Abdurraqib wishes for a movie where Don Shirley, the pianist whose relationship with his white chauffeur is dramatized in Green Book (the author and his friends walked out), isn't manipulated "to serve the American thirst for easy resolution. If only all movies about Black people struggling against the machinery of this country were, instead, movies about Black people living."

He writes rapturously of Amazing Grace, the long-shelved Aretha Franklin gospel concert film, but he notes that he respects Franklin's decision to block its release during her lifetime: aside from the sound synchronization issues that bedeviled producers until the development of digital technology, there was the fact that Franklin wasn't happy with the proposed revenue split. "Aretha wanted a large share of the profits that the film was slated to gain, and that was fair," writes Abdurraqib. "She was the basis for whatever success the film might have."

A Little Devil isn't just about icons like Franklin and Shirley, though: it's also an achingly personal reminisce by the author, who opens each of the book's five sections with a prose poem about his own relationship to music, movement, and community. Raised Muslim in Columbus, Ohio, where he returned to live as an adult ("being from this place had become inextricably linked to my identity, and so I push myself to love it"), Abdurraqib rose to prominence among music critics with the collection They Can't Kill Us Until They Kill Us, then hit the bestseller list with his complex tribute Go Ahead in the Rain: Notes to A Tribe Called Quest. A Little Devil in America is his widest-ranging collection yet, and yet also his most focused in the way he circles again and again around the theme of Black performance in all its layers.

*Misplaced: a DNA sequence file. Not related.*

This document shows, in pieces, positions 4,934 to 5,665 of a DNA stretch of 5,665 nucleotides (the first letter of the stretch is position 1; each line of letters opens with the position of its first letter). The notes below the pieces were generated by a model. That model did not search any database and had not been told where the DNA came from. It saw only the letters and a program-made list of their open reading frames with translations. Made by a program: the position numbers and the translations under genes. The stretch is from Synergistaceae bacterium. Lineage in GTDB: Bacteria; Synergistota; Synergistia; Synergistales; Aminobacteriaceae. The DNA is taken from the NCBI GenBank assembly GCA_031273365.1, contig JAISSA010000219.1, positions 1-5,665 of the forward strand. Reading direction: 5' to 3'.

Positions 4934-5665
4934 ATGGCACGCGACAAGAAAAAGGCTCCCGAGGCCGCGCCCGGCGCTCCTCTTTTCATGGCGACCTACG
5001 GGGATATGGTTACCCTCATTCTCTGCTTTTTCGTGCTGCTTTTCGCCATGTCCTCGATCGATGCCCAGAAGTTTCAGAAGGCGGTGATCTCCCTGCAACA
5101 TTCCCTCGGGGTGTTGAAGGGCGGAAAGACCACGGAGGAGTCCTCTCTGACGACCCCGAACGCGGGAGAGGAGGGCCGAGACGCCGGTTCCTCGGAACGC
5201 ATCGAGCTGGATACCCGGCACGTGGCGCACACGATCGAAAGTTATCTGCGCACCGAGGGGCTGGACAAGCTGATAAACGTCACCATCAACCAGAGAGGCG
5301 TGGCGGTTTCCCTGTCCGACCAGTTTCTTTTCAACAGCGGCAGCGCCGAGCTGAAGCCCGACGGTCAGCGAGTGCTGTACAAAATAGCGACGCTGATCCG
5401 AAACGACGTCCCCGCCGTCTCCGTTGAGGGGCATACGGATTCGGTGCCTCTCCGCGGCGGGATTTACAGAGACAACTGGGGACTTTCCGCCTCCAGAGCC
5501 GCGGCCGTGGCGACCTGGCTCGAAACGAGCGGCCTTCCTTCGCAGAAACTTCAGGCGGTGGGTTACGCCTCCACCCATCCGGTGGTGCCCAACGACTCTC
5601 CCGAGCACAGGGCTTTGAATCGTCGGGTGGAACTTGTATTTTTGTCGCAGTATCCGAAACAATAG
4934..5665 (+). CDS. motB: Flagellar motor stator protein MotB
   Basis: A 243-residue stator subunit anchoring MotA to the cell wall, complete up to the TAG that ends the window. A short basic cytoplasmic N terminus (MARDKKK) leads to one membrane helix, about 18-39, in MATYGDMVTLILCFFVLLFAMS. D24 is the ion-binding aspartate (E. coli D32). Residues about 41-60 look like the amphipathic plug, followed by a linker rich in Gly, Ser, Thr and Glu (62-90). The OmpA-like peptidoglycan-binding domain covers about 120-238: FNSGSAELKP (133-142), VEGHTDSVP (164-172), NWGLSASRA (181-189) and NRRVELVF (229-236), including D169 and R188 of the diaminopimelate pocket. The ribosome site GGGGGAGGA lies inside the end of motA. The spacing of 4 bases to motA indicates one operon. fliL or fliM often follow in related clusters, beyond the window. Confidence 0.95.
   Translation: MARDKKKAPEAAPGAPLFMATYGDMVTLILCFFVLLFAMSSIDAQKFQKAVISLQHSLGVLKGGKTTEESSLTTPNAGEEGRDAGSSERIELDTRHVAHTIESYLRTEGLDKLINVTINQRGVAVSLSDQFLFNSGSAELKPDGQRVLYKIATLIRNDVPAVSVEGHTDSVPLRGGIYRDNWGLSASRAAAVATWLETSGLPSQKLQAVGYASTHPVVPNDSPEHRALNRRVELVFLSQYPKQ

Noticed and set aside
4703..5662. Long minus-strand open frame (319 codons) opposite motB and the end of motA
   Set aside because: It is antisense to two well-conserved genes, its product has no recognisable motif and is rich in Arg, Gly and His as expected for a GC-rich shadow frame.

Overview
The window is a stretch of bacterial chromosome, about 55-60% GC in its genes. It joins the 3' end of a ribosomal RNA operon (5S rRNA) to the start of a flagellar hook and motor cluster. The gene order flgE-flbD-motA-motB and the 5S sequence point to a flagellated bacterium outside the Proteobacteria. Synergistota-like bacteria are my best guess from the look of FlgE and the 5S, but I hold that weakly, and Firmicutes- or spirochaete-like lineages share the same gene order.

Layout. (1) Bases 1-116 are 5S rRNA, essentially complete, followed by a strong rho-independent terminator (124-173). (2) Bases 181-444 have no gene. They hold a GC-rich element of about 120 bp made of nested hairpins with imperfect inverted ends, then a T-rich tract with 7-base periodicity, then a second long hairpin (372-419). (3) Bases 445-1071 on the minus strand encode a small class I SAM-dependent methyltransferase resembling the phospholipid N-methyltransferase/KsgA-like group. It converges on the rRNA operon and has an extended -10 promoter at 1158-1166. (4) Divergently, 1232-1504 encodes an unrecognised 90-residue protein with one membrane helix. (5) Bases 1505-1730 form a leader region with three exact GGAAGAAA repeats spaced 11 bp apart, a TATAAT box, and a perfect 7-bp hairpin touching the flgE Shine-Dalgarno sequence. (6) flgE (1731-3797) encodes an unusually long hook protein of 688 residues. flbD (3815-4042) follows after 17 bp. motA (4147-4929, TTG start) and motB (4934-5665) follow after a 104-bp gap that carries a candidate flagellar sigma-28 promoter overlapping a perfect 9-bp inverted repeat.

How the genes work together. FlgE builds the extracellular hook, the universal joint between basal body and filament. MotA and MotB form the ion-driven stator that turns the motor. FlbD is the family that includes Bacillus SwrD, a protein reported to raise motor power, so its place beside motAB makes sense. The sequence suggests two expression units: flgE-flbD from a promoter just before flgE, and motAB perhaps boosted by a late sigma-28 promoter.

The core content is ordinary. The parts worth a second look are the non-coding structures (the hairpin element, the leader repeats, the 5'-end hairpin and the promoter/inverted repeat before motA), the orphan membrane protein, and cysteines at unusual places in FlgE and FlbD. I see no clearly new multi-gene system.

The book's title comes from Josephine Baker, who said, "I was a devil in other countries, and I was a little devil in America, too." Abdurraqib's tribute to that artist is a chapter titled "The Josephine Baker Monument Can Never Be Large Enough," wondering in awe at the entertainer "who left America before it could persuade her to fall in love with it." The cover illustration depicts a Black couple dancing the Lindy Hop; it corresponds to an opening chapter that muses on African Americans' absence from histories of '20s dance marathons ("what is endurance to a people who have already endured?") and salutes Don Cornelius, who created Soul Train to showcase Black excellence.

That program, of course, was famous for its dance lines — a tradition Cornelius oversaw, but rarely participated in. Abdurraqib writes glowingly of his favorite moment on Soul Train, the moment when the host himself acquiesced to Mary Wilson's tug and shook a leg. When a Supreme asks you to dance, even the ultracool Cornelius knew, you don't say no.

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Tune in to The Current at 8:30 a.m. (Central) every Thursday morning to hear Jay Gabler and Jill Riley talk about a new book. Also, find Jay's reviews online.

May 13: Billie Eilish by Billie Eilish